The 2016 Summer Olympics: A Closer Look at the Impact for Mobility
Rio de Janeiro, Brazil, will soon be hosting the 2016 Summer Olympics. While the city prepares to meet the demands associated with receiving athletes and spectators from around the world, we have taken a closer look at the potential impact to assignees and companies in Rio de Janeiro during this time.
It is important to note that impacts noted below will affect only the city of Rio de Janeiro; at this stage, we expect other locations in Brazil will be minimally impacted.
- Olympics – August 5th to August 21st, 2016
- Paralympics – September 7th to September 18th, 2016
With an influx of visitors to the city, the demand for temporary accommodations will be abnormally high beginning in the weeks leading up to the Olympics. Our supplier partners have confirmed that there are already a very limited number of units available for bookings beginning mid-July through mid-September.
As a result of this reduced availability, additional preparation time will be required to locate and secure available units during this timeframe. In addition, mobility leaders should be aware of shifts in local market practices regarding temporary accommodations. For example, cost and availability of units will be subject to change up to the time of booking confirmation. Standard cancellation and notice to vacate policies will not be valid and requests for extension will also be subject to availability, which we believe will be limited. A higher rental cost or different conditions than the original rental agreement terms may be requested if an extension is requested. Parking may also be an issue depending on the location of the temporary accommodations.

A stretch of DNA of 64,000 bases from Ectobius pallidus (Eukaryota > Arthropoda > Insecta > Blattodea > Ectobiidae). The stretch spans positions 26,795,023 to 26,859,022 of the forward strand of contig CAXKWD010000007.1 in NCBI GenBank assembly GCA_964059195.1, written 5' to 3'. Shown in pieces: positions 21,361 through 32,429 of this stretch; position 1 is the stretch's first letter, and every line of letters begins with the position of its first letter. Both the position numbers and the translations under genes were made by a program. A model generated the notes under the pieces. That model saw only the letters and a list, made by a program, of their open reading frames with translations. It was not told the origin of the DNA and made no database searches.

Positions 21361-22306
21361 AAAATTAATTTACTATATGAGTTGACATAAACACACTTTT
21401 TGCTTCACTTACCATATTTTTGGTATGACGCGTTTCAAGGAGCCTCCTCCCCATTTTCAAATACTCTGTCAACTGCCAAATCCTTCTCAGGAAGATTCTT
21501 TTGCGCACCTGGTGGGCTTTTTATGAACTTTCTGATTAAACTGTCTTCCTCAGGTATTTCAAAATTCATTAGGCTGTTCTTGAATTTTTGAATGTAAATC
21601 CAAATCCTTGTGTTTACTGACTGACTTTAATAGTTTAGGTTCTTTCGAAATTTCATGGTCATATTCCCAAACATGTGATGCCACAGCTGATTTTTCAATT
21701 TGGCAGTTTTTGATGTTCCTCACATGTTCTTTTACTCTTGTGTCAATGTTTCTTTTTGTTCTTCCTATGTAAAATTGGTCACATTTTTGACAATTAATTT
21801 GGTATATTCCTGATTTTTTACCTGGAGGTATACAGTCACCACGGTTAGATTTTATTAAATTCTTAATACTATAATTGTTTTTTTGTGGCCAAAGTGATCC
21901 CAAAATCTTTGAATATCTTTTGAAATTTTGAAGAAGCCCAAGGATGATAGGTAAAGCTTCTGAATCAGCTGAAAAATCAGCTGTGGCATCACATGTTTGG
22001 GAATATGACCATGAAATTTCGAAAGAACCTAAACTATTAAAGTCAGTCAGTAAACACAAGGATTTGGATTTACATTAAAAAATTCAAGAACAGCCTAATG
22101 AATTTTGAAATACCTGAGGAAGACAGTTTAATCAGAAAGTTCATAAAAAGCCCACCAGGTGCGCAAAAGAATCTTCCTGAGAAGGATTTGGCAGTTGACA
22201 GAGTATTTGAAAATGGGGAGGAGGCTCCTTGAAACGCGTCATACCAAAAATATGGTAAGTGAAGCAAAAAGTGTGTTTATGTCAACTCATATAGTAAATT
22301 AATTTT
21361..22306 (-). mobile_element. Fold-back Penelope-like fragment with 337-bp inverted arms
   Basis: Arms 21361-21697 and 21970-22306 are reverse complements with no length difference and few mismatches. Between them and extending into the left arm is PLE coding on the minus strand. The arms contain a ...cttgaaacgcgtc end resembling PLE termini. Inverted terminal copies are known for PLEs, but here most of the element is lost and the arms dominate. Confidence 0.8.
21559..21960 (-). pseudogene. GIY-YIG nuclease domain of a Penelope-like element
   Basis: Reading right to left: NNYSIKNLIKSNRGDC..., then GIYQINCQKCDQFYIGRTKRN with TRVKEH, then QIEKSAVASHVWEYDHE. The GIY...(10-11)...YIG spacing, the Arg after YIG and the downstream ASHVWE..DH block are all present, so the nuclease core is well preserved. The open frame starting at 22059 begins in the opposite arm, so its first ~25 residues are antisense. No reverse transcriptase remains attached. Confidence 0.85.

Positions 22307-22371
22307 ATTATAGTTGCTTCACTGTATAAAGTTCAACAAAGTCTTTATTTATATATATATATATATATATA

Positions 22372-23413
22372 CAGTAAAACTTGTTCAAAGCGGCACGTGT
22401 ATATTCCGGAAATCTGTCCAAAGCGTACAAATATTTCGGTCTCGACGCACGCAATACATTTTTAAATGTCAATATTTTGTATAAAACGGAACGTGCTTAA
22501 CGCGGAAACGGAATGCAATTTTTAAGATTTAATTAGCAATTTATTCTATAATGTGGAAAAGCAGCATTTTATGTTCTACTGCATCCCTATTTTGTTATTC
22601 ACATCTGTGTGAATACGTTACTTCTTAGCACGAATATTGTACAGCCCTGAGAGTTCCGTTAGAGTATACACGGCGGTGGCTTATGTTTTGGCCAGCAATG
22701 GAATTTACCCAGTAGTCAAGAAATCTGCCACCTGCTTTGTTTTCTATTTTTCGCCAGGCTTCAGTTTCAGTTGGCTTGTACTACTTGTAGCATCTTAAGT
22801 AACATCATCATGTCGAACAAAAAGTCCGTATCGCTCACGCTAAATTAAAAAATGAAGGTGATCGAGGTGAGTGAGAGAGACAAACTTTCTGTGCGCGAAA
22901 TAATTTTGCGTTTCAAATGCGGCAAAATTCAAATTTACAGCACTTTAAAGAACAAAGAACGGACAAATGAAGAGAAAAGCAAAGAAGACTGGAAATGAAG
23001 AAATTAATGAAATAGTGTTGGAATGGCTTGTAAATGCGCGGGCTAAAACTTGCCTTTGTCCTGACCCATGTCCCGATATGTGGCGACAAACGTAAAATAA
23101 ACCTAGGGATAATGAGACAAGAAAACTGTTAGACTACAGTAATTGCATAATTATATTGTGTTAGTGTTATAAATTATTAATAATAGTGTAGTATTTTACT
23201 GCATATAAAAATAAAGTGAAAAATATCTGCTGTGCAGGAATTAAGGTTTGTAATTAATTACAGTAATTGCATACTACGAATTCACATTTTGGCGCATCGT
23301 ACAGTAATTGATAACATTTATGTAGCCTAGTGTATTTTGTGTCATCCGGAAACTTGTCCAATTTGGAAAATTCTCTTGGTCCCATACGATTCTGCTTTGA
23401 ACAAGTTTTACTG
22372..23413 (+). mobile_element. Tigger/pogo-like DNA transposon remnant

In order to have the greatest chance for success, mobility leaders will need to allow as much time as possible for supplier partners to try to secure accommodations. We recommend initiating only those assignments considered business critical during the Olympic Games as securing temporary accommodations can be costly and exceed standard budgets.